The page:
So with all the forgotten memories suddenly flooding back, I did start to see it was my chance to do things over. Going in I thought I might reach out to some people I hadn’t gotten to know back then, but had connected with on Facebook. But, much like my junior and senior year where I had started to value the importance of a true friend, I realized quality was more important than quantity. I did try to say hello to everyone, but I spent time one-on-one with a few to learn more about their life than just finding out what their current job was, where they lived, and any other major life events. Doing that meant I got to have deeper conversations, which made me feel closer to them than just “liking” their posts on Facebook.
So what would I do if I got to go back in time to my high school years? I’d make more of an effort to get to know people beyond the surface stuff. My school was very into labels—both the social ones and the designer ones—and if I could go back, my mission would be to not only look past that, but to get rid of that way of thinking period.
Dating the It Guy by Krysten Lindsay Hager (YA contemporary romance)
Blurb: Emme is a sophomore in high school who starts dating, Brendon Agretti, the popular senior who happens to be a senator’s son and well-known for his good looks. Emme feels out of her comfort zone in Brendon’s world and it doesn’t help that his picture perfect ex, Lauren seems determined to get back into his life along with every other girl who wants to be the future Mrs. Agretti. Emme is already conflicted due to the fact her last boyfriend cheated on her and her whole world is off kilter with her family issues. Life suddenly seems easier keeping Brendon away and relying on her crystals and horoscopes to guide her. Emme soon starts to realize she needs to focus less on the stars and more on her senses. Can Emme get over her insecurities and make her relationship work? Life sure is complicated when you’re dating the it guy.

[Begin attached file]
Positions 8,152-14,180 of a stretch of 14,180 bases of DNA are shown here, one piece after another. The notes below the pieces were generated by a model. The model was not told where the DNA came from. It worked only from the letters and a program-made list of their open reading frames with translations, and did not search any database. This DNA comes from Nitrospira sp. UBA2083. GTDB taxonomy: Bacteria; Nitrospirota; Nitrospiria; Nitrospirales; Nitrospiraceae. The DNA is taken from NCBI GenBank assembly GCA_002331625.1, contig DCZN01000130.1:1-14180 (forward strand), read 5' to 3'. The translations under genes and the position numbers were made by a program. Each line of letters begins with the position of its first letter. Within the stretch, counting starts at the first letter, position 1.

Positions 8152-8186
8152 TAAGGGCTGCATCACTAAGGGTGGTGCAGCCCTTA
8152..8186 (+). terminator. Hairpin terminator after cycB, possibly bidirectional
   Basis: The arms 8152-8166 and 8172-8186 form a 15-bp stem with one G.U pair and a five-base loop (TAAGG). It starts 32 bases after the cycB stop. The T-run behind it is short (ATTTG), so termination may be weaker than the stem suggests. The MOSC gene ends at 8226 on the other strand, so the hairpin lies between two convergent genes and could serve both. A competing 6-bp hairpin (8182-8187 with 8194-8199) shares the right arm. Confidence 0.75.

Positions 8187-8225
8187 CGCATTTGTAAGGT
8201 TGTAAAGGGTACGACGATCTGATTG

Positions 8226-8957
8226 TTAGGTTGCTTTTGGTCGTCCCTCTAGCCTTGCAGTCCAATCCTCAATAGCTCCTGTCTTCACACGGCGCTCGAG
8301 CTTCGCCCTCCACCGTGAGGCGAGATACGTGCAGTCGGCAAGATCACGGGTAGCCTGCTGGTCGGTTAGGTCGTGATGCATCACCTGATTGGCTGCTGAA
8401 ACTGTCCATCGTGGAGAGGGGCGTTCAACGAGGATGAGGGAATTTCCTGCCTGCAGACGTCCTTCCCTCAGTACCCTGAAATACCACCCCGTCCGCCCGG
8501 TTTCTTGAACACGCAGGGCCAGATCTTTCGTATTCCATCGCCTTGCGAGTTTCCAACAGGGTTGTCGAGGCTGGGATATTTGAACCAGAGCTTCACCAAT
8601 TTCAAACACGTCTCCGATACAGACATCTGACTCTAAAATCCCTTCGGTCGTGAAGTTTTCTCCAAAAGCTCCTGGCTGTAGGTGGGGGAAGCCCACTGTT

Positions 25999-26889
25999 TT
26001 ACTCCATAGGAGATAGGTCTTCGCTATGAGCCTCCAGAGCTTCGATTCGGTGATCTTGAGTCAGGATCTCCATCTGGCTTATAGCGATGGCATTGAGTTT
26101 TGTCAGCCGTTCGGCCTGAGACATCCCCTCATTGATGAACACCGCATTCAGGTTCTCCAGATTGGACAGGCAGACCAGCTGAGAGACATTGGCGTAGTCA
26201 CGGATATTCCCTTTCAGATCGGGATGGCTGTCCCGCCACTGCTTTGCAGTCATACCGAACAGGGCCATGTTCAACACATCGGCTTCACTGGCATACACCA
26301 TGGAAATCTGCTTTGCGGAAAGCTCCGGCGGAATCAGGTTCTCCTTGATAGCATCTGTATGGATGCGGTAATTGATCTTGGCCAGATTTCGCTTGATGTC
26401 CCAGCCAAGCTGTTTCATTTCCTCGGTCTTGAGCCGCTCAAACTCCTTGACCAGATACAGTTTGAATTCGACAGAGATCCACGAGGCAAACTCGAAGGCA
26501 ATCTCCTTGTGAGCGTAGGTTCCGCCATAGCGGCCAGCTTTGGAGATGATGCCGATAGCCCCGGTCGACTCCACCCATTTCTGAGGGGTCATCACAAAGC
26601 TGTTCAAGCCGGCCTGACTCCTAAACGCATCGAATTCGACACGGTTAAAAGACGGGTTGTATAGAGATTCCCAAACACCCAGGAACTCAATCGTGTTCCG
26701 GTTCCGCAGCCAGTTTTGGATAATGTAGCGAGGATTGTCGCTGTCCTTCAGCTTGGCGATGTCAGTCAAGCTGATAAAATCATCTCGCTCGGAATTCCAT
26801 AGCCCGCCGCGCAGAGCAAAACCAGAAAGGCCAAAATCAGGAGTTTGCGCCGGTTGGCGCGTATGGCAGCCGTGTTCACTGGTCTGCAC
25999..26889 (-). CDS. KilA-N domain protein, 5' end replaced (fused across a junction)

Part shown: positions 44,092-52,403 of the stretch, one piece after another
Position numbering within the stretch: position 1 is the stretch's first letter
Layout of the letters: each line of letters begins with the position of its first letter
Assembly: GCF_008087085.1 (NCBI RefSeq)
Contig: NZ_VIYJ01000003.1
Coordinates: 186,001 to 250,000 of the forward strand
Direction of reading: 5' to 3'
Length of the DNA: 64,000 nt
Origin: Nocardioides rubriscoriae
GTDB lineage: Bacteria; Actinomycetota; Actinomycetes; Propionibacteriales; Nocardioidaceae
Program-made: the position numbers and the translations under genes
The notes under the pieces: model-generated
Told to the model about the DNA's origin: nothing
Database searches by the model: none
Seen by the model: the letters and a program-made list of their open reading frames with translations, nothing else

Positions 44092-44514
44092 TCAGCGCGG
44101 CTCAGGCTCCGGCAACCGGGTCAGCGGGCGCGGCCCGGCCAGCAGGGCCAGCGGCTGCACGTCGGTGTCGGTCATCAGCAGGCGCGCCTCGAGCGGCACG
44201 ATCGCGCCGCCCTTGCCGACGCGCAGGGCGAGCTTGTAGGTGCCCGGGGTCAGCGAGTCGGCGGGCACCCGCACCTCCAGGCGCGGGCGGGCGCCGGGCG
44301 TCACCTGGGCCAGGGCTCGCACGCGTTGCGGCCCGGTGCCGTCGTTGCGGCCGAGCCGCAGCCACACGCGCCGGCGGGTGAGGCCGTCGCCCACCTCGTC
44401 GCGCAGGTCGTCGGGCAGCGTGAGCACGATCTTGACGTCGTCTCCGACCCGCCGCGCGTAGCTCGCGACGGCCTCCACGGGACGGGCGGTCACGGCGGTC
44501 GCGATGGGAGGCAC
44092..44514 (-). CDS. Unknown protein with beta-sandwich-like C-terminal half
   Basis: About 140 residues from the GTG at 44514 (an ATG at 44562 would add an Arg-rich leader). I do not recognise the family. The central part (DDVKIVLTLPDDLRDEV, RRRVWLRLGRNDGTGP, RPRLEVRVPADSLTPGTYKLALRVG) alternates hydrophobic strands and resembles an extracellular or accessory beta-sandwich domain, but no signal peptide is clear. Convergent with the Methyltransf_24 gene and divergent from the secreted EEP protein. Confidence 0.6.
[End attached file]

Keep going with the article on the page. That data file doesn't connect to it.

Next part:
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About Krysten Lindsay Hager
Besides mining her teen years and humiliating moments for her novels, Krysten is also a book addict who has never met a bookstore she didn’t like. Krysten writes about friendship, self-esteem, fitting in, frenemies, crushes, fame, first loves, and values. She is the author of True Colors, Best Friends…Forever?, Next Door to a Star, Landry in Like, and Competing with the Star (The Star Series: Book 2). Her debut novel, True Colors, won the Readers Favorite award for best preteen book. Krysten’s work has been featured in USA Today, The Flint Journal, the Grand Haven Tribune, the Beavercreek Current, the Bellbrook Times and on Living Dayton.